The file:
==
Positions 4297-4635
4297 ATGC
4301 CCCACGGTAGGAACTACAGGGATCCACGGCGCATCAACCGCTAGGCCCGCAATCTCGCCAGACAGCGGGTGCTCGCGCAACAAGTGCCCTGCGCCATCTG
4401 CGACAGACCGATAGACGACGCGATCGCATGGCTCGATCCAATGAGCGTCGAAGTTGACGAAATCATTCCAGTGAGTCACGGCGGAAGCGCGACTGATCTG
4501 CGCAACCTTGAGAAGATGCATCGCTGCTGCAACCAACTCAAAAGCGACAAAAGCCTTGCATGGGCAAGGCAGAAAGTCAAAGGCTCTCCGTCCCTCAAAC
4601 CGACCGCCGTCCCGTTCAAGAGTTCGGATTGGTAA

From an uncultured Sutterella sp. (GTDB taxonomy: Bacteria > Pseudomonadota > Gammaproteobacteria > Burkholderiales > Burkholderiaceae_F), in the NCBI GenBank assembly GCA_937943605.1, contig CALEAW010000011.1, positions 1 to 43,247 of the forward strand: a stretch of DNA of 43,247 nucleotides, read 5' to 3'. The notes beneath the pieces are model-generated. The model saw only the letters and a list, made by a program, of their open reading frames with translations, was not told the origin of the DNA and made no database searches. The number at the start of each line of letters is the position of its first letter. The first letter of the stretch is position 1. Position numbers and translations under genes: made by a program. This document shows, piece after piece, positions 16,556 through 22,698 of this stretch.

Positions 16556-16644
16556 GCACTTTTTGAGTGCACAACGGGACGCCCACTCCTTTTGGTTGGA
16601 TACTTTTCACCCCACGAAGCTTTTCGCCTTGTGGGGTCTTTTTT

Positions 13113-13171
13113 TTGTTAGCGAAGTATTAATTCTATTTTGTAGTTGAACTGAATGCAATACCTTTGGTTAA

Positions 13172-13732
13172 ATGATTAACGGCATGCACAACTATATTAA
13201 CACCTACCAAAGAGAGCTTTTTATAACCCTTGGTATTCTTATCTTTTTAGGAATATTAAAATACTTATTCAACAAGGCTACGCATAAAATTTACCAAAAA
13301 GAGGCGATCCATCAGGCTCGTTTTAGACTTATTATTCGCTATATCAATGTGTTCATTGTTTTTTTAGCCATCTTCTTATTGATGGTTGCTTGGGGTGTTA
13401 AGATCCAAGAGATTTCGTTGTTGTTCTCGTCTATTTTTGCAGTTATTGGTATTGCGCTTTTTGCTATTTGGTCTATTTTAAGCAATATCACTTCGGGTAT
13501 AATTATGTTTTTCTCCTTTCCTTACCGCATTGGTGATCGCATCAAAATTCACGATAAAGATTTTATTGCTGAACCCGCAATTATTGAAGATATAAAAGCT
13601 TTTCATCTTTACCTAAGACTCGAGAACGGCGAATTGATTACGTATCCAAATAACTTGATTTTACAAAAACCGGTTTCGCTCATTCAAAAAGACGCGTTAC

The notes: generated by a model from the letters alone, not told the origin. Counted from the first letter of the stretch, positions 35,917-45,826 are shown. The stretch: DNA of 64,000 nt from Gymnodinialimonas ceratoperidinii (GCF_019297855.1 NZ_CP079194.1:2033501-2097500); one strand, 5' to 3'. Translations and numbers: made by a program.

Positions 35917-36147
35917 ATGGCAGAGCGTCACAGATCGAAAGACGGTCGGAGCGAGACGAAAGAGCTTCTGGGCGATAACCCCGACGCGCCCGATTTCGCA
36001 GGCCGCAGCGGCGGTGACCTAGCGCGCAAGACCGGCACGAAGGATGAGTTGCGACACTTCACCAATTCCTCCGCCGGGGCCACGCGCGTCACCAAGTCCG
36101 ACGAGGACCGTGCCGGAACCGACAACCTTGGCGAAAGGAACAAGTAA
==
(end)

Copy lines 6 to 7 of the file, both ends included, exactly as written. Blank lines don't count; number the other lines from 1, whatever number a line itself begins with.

4601 CGACCGCCGTCCCGTTCAAGAGTTCGGATTGGTAA

From an uncultured Sutterella sp. (GTDB taxonomy: Bacteria > Pseudomonadota > Gammaproteobacteria > Burkholderiales > Burkholderiaceae_F), in the NCBI GenBank assembly GCA_937943605.1, contig CALEAW010000011.1, positions 1 to 43,247 of the forward strand: a stretch of DNA of 43,247 nucleotides, read 5' to 3'. The notes beneath the pieces are model-generated. The model saw only the letters and a list, made by a program, of their open reading frames with translations, was not told the origin of the DNA and made no database searches. The number at the start of each line of letters is the position of its first letter. The first letter of the stretch is position 1. Position numbers and translations under genes: made by a program. This document shows, piece after piece, positions 16,556 through 22,698 of this stretch.